After emigrating from Germany, two brothers seized the moment and put in the hours, building a successful contract-farming business from scratch.
By BOYCE UPHOLT | Photos By Yvonne Duivenvoorden
As another August morning dawns bright and sunny over the hills of western Ontario, Sonke and Hauke Claussen figure this will be a slow and pleasant day—spray a bit of corn, disk a field, catch up on paperwork. It’s a provincial holiday, and most of their employees are off.
Then the clouds begin to muster. Sonke’s phone begins to ring.
This always happens when rain is coming, says Sonke. Customers worry that the world is going to end, so everything needs to be done right now. Though he likes to joke that if the world ends, then farm work won’t much matter.
Welcome to the life of a contract farmer. Over the course of a year, the Claussens dispatch their 10 tractors to nearly 50 farms spread across 30 kilometers, planting more than 7,500 acres and, thanks to multiple cuts, harvesting more than 11,000 acres. And that’s just the farming. The brothers also tackle up to 80 road-conditioning projects a year and deal seeds to 120 customers.
The operation requires seven full-time employees and a gaggle of part-time operators, not counting the two brothers and their wives—plus a half-time controller, who deals with the endless cascade of invoices and work orders. This is not the farming life the Claussens expected when they emigrated from Germany—but they grabbed the opportunities they found.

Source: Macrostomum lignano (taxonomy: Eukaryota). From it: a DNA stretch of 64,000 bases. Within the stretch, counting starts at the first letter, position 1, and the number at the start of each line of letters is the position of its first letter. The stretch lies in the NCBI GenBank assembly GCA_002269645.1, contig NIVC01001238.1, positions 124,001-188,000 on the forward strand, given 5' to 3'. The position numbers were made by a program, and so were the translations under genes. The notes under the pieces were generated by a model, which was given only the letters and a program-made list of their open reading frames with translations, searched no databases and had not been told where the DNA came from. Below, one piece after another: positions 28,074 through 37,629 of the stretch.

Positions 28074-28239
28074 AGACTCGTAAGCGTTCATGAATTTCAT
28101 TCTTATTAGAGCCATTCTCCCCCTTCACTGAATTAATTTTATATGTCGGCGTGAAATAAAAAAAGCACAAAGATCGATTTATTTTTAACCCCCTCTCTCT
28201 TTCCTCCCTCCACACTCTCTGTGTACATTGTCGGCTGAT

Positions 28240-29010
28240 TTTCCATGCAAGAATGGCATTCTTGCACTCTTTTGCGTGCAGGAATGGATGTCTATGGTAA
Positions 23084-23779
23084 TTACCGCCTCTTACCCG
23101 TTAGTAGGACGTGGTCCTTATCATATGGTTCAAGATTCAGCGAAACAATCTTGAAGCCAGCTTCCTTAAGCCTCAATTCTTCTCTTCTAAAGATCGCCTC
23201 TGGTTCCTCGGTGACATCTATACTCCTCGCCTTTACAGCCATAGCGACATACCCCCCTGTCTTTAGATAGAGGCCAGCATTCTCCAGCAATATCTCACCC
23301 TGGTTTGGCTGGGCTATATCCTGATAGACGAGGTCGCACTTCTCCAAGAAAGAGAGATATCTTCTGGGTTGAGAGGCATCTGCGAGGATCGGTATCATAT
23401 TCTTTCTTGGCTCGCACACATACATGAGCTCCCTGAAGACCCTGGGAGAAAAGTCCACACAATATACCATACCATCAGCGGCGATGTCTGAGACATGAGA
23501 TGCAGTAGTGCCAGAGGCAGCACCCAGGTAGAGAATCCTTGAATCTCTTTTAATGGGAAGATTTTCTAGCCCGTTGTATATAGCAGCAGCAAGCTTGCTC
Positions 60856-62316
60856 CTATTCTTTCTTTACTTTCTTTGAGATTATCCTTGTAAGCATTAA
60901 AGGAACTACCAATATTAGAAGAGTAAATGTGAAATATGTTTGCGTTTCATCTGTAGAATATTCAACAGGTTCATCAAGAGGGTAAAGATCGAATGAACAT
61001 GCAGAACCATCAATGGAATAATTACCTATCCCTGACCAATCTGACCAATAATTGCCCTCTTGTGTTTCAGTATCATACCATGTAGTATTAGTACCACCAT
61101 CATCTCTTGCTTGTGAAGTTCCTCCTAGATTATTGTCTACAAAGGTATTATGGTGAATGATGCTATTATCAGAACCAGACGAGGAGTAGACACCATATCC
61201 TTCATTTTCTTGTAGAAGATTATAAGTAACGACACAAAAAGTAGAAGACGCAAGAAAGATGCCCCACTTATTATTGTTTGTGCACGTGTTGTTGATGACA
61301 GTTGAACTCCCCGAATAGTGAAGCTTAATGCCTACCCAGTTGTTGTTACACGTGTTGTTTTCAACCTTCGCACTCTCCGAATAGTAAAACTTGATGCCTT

Running, Not Walking
The Claussens’ ancestors had been farming for generations. But when Sonke graduated from university and Hauke from ag college, they found there was little land left in Germany. So, the brothers toured Canada.
“We were at this farm and said, ‘That’s it,’” Sonke says. In 1994, they bought 400 acres just outside the hamlet of Brucefield. The next year, they arrived with their parents and with Anne, Sonke’s wife. (Hauke’s fiancée, Susanne, emigrated in 2001, and the couple married in 2003.) The brothers adjusted to new terrain. They moved from winter crops to soybeans and corn, from pre-season plowing to no-tillage farming. Within a year, they expanded to 1,000 acres. But it was clear that simply farming the land they owned would not support their families.
Other European immigrants were arriving at the same time, many from Holland, starting dairy farms. In 1997, one neighbor, wanting to focus his energy on livestock, asked if the Claussens would take on his fieldwork. “And it kind of spiraled from there,” Hauke says.
The Claussens do it all: combining, spraying, hauling, mowing, packing—even trimming treelines. In 2003, when the brothers bought their first Fendt® tractor, it opened a new line of business: The adaptability of the CVT Vario transmission meant that it could run an asphalt grinder. Now, during the off-season, three of the brothers’ Fendt tractors are dispatched across Ontario—as far as 250 kilometers—to work on public roads.